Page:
Date of Award


Document Type

Open Access Thesis



First Advisor

Charles F. Mactutus


Since the advent of combination antiretroviral therapy (cART), pediatric HIV-1 (PHIV) has evolved from a fatal disease to a chronic disease with children perinatally infected with HIV-1 surviving into adulthood. The HIV-1 transgenic (Tg) rat, which expresses 7 of the 9 HIV-1 genes constitutively throughout development, was used to investigate the early development of chronic neurological impairment in PHIV. Male and female Fischer HIV-1 Tg and F344N control rats, sampled from 35 litters, were repeatedly assessed during early development using multiple experimental paradigms, including somatic growth, locomotor activity, cross-modal prepulse inhibition (PPI) and gap-prepulse inhibition (gap-PPI). A rightward shift towards later eye opening was observed in HIV-1 Tg animals in comparison to controls. HIV-1 Tg animals exhibited delays in the development of the cholinergic inhibitory system, assessed using locomotor activity. Alterations in the development of the interstimulus interval (ISI) function were observed in HIV-1 Tg rats in comparison to control animals, assessed using PPI. Presence of the HIV-1 transgene was diagnosed with 91.4% accuracy using multiple behavioral assessments on PD 20 and 21. Selective early behavioral alterations observed in the HIV-1 Tg rats provide an opportunity for the development of a clinical diagnostic screening tool, which may improve the long-term outcome for children perinatally infected with HIV-1.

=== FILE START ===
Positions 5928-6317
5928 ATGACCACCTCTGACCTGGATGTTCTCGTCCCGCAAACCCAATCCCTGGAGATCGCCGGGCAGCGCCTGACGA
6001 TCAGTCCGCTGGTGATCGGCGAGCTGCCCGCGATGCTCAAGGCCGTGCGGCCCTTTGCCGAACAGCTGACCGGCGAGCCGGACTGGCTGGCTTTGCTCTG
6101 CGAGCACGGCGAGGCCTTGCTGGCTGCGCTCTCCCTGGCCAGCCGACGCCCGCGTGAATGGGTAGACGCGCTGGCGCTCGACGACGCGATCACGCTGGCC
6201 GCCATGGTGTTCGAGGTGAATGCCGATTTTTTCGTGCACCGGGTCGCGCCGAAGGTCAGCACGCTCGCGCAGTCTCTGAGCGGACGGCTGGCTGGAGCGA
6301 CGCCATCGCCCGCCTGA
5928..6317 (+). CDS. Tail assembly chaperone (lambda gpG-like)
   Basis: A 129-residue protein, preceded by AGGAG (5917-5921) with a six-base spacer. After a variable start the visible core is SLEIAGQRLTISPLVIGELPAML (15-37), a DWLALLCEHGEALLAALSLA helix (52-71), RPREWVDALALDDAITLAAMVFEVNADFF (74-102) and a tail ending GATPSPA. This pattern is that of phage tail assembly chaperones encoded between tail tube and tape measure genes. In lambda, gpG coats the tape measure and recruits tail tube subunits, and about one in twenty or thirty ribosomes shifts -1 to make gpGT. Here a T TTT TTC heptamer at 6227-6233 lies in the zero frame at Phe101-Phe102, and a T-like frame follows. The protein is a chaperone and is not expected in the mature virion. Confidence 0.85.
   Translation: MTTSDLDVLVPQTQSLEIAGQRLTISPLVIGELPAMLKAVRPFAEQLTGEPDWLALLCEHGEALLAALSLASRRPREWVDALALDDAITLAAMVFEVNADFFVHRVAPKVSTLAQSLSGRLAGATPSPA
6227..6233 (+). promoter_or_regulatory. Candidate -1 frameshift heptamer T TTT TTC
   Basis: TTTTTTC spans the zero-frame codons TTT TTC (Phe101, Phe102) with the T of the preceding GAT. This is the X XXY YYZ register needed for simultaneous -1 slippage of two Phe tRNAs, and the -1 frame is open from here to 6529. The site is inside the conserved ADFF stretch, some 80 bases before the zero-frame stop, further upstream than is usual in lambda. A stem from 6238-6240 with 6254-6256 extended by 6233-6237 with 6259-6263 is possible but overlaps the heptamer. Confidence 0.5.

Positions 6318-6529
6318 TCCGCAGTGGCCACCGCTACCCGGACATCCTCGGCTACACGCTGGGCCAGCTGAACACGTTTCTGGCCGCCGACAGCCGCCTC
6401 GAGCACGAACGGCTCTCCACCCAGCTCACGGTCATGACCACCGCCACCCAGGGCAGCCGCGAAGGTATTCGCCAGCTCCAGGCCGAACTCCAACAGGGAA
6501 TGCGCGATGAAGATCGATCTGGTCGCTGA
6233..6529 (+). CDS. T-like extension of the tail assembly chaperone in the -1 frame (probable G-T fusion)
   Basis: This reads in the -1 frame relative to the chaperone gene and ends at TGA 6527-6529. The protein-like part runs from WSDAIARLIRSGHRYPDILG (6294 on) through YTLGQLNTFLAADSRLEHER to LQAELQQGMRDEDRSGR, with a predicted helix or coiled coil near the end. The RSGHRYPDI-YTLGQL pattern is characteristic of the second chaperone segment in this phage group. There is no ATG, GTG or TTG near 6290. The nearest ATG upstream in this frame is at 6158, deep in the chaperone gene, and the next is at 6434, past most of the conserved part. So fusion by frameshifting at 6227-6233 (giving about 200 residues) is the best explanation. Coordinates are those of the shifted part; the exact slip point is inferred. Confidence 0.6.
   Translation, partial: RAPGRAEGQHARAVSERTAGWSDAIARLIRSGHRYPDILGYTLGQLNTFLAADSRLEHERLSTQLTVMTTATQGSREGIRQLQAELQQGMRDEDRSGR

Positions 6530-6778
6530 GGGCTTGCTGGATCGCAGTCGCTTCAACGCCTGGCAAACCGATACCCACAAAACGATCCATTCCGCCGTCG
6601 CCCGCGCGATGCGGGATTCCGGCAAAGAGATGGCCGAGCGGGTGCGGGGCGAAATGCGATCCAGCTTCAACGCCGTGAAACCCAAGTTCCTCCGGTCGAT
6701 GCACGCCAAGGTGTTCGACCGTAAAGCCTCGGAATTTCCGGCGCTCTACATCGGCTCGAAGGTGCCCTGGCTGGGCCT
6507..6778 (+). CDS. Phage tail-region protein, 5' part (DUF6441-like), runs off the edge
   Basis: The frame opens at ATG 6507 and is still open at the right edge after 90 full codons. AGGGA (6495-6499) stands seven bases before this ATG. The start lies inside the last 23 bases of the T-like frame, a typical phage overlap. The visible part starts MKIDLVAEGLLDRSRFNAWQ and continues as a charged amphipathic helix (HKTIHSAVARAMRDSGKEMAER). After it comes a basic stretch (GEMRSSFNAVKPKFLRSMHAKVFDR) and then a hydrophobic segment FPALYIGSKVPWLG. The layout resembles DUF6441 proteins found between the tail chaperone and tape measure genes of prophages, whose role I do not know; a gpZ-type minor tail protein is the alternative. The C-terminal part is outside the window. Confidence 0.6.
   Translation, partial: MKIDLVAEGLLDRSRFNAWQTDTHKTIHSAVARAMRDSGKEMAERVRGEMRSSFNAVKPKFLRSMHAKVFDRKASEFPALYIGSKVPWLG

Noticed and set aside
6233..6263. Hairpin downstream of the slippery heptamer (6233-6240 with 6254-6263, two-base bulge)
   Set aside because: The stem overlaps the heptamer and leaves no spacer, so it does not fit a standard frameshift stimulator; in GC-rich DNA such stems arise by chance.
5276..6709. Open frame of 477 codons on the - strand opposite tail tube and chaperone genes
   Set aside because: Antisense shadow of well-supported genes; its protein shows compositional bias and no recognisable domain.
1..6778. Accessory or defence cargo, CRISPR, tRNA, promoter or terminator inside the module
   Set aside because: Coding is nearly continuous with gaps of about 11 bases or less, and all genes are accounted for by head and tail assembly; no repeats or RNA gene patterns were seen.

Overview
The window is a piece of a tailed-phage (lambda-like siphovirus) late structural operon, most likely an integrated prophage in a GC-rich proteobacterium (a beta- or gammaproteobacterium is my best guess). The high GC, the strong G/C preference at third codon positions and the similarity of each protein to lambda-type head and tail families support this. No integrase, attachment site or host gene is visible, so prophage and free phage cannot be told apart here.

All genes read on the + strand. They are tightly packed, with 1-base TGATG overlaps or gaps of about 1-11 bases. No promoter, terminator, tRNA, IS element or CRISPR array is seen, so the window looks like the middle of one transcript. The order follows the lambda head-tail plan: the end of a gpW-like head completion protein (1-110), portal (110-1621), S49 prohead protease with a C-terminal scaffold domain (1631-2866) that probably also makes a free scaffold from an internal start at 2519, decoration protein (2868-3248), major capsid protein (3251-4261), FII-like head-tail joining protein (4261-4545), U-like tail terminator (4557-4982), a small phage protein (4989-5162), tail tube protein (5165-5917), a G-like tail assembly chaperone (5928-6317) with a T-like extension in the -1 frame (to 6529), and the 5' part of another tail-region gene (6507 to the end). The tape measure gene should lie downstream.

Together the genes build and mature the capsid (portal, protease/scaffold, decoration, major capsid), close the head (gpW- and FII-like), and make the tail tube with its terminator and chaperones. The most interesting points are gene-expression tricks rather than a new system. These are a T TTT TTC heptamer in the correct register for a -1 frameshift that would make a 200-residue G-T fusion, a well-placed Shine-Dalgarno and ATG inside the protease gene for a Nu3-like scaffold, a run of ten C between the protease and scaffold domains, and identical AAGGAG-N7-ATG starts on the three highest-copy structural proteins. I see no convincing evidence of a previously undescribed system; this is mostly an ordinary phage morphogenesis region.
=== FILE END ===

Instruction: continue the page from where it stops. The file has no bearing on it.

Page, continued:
© 2016, Kristen A. McLaurin